Andy Forbes was recruited to replace Nick Ward and from here onwards, the group entered what may be referred to as their ‘classic period’ where virtually every track they recorded was either very good, excellent or truly magnificent. Recorded almost at the same time as their 5th single, this was their farewell to the last vestiges of punk rock as the marched boldly into an idiom based largely around highly individual pop music. Griffiths’ subtle use of keyboards to augment their sound is also a notable feature of this period in their musical career. This was also the last record by The Wall issued by Fresh Records.
Hobby For A Day. In 1981 there existed in Britain a genuine fear of nuclear holocaust with two highly unstable and politically naive people – Ronald Reagan and Margaret Thatcher – who had immediate access to formidable arsenals of devastating weapons. Songs, ballads and anthems concerned with armies, militarism and war once again became as fashionable as they had been during the latter half of the 1960s. The American invasion of Vietnam had been substituted with conflicts in the Malvinos Islands, the Persian Gulf, Kosovo and Serbia. This anthem features some of the strongest music and most inspired lyrics the group ever recorded.
Redeemer. Although this song does not feature music of strength or originally equal to its 2 partners, the lyric more than compensates for this as Griffiths recites a bitter litany of observations on the limitations and foibles among the higher echelons of the medical profession.
8334. Of all their many songs, ballads and anthems, this remains the most enigmatic lyric they recorded. It appears to relate the worries and anxieties of an inmate in a prison shortly prior to release yet there are other references that render this reading problematic. The music is utterly superb – it is deceptively simple yet highly individual in character and structure, with a highly effective section in the middle for multiple guitars that march along in harmony over the kind of sad procession that became a prominent feature of the group.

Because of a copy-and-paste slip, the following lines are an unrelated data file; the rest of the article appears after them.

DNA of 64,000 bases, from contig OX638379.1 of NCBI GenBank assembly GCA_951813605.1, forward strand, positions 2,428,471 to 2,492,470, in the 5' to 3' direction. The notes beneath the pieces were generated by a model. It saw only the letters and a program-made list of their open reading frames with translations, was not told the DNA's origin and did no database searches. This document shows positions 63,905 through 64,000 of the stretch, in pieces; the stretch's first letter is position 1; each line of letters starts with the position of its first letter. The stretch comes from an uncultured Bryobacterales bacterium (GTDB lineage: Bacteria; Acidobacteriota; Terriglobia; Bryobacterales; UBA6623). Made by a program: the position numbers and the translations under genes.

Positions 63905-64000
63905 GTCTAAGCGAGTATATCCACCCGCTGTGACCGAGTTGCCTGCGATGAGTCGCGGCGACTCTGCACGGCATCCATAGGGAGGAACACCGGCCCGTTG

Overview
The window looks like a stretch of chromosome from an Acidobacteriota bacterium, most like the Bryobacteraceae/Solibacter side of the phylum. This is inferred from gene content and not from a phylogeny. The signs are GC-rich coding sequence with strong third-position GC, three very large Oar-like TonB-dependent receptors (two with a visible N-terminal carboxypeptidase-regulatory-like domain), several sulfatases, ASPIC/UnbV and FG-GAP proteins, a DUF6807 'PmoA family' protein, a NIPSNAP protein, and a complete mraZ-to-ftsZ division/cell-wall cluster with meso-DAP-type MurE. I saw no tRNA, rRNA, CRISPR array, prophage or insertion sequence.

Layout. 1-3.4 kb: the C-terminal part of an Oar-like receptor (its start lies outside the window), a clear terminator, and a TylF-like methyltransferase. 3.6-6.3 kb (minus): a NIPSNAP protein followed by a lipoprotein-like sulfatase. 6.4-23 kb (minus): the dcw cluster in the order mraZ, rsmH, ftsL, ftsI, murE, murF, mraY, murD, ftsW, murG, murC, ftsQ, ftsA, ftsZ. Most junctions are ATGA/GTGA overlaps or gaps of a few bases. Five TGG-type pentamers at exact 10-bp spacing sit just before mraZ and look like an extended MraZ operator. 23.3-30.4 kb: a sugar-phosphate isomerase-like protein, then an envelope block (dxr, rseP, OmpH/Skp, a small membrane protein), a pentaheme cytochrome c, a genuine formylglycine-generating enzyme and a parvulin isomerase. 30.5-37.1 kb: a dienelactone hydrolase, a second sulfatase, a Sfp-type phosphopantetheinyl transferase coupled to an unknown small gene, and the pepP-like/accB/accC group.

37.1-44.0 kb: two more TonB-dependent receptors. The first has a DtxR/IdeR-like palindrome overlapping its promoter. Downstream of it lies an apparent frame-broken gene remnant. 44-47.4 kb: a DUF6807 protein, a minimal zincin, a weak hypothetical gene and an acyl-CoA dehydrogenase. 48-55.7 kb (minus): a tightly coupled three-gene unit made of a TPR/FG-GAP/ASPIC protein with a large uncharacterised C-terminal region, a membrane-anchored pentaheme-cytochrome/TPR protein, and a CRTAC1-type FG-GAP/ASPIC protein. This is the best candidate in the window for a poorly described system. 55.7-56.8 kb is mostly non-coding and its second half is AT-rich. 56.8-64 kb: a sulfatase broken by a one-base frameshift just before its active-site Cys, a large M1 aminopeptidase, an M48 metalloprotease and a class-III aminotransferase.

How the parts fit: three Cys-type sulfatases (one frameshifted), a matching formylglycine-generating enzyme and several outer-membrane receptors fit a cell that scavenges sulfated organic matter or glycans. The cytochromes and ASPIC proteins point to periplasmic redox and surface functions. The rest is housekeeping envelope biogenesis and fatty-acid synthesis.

The 5th Single.
In late 1981 the group signed to Polydor Records, the same major label who issued records by The Jam. Indeed virtually all their attention was lavished on this latter outfit while The Wall had to struggle even to earn for themselves a tiny amount of advertising space in any of the 3 major music papers at the time (The New Musical Express, Melody Maker and Sounds). Widely regarded as their best single, such an opinion is entirely justified since all 3 tracks are excellent, each in their own highly individual manner.
Remembrance. Remembrance is a short, angry and frenetic variant of the lyrical territory depicted with the slower paced, grumbling contemplation in Hobby For A Day. This furious anthem builds up a tremendous head of steam and virtually erupts into volcanic violence towards the end. It stands the test of time as a superb indictment of warfare although Griffiths is only barely able to give it the vocal power the text requires.
Hsi Nao. ‘Hsi Nao I see now…’ burbles the chorus in what is musically one of the most adventurous works they ever recorded. The use of keyboards combines superbly in this magnificent anthem that is by turns gentle, whimsical, powerful and raucous, replete with curious twists and turns as the music attempts to maintain a pace with the lyric which refers to the nefarious exploits of the CIA and its use of innocent people to act as puppets for its orders derived from the Pentagon.